The 12 Days of Christmas:A Christmas Carol History Fact

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The 12 Days of Christmas:A Christmas Carol History Fact

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We must always remember the old adage “the victors write the history” and also what is said about a myth. A myth is not a story that is false, but one that is true in several ways. And so I believe it is with this Carol. It has some historical truth but I don’t think we can call it an ‘historical fact’. So read it with the above information in mind as it was printed on our Web Site in the 2011 Christmas season.

Christmas Carols are one of the most charming, fun, nostalgic components of the Christmas season but there’s an important history fact to one that most people, let alone Catholics, have never heard. It was recently sent to me via the Internet and I think it is so worthwhile I am printing it here in its entirety.

The 12 Days of Christmas:
A Christmas Carol History (Fact?)

There is one Christmas Carol that has always baffled me. What in the world do leaping lords, French hens, swimming swans, and especially the partridge who won’t come out of the pear tree have to do with Christmas?

This week, I found out.

From 1558 until 1829, Roman Catholics in England were not permitted to practice their faith openly. Someone during that era wrote this carol as a catechism song for young Catholics. It has two levels of meaning: the surface meaning plus a hidden meaning known only to members of their church. Each element in the carol has a code word for a religious reality which the children could remember.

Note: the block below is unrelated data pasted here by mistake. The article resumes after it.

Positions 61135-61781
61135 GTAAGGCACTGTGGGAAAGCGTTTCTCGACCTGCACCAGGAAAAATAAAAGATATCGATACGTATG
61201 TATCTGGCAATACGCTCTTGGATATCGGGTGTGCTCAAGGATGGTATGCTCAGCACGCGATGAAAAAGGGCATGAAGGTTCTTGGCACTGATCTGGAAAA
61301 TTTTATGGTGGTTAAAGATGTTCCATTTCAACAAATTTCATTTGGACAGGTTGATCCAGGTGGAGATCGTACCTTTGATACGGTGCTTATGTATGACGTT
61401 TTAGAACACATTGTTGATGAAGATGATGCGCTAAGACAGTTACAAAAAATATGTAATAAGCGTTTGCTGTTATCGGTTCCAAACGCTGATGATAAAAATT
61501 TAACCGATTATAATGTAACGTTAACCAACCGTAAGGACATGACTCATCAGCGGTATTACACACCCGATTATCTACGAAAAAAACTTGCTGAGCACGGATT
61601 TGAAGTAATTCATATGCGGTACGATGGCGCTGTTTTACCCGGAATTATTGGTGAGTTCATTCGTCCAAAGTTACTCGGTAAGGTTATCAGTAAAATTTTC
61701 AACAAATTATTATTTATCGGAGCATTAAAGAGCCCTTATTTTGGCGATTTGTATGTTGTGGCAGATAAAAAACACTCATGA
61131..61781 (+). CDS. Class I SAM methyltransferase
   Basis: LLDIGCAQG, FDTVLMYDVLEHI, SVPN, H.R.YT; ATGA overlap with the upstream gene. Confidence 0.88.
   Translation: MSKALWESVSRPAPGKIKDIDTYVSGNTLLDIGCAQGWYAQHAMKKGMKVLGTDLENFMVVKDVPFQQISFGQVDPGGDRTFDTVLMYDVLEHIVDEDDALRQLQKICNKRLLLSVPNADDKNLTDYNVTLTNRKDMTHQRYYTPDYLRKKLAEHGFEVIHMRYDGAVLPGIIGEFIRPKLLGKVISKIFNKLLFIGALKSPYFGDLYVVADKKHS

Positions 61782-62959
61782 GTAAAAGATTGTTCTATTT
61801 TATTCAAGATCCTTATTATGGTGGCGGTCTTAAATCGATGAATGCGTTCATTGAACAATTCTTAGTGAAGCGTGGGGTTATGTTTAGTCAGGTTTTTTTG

• The partridge in a pear tree was Jesus Christ.
  • Two turtle doves were the Old and New Testaments.
  • Three French hens stood for faith, hope and love.
  • The four calling birds were the four gospels of Matthew, Mark, Luke & John.
  • The five golden rings recalled the Torah or Law, the first five books of the Old Testament.
  • The six geese a-laying stood for the six days of creation.
  • Seven swans a-swimming represented the sevenfold gifts of the Holy Spirit — Prophesy, Serving, Teaching, Exhortation, Contribution, Leadership, and Mercy.
  • The eight maids a-milking were the eight beatitudes.
  • Nine ladies dancing were the nine fruits of the Holy Spirit–Love, Joy, Peace, Patience, Kindness, Goodness, Faithfulness, Gentleness, and Self Control.
  • The ten lords a-leaping were the ten commandments.
  • The eleven pipers piping stood for the eleven faithful disciples.
  • The twelve drummers drumming symbolized the twelve points of belief in the Apostles’ Creed.

So there is your history for today. This knowledge was shared with me and I found it interesting and enlightening and now I know how that strange song became a Christmas Carol…so pass it on if you wish.

Merry Christmas, Everyone!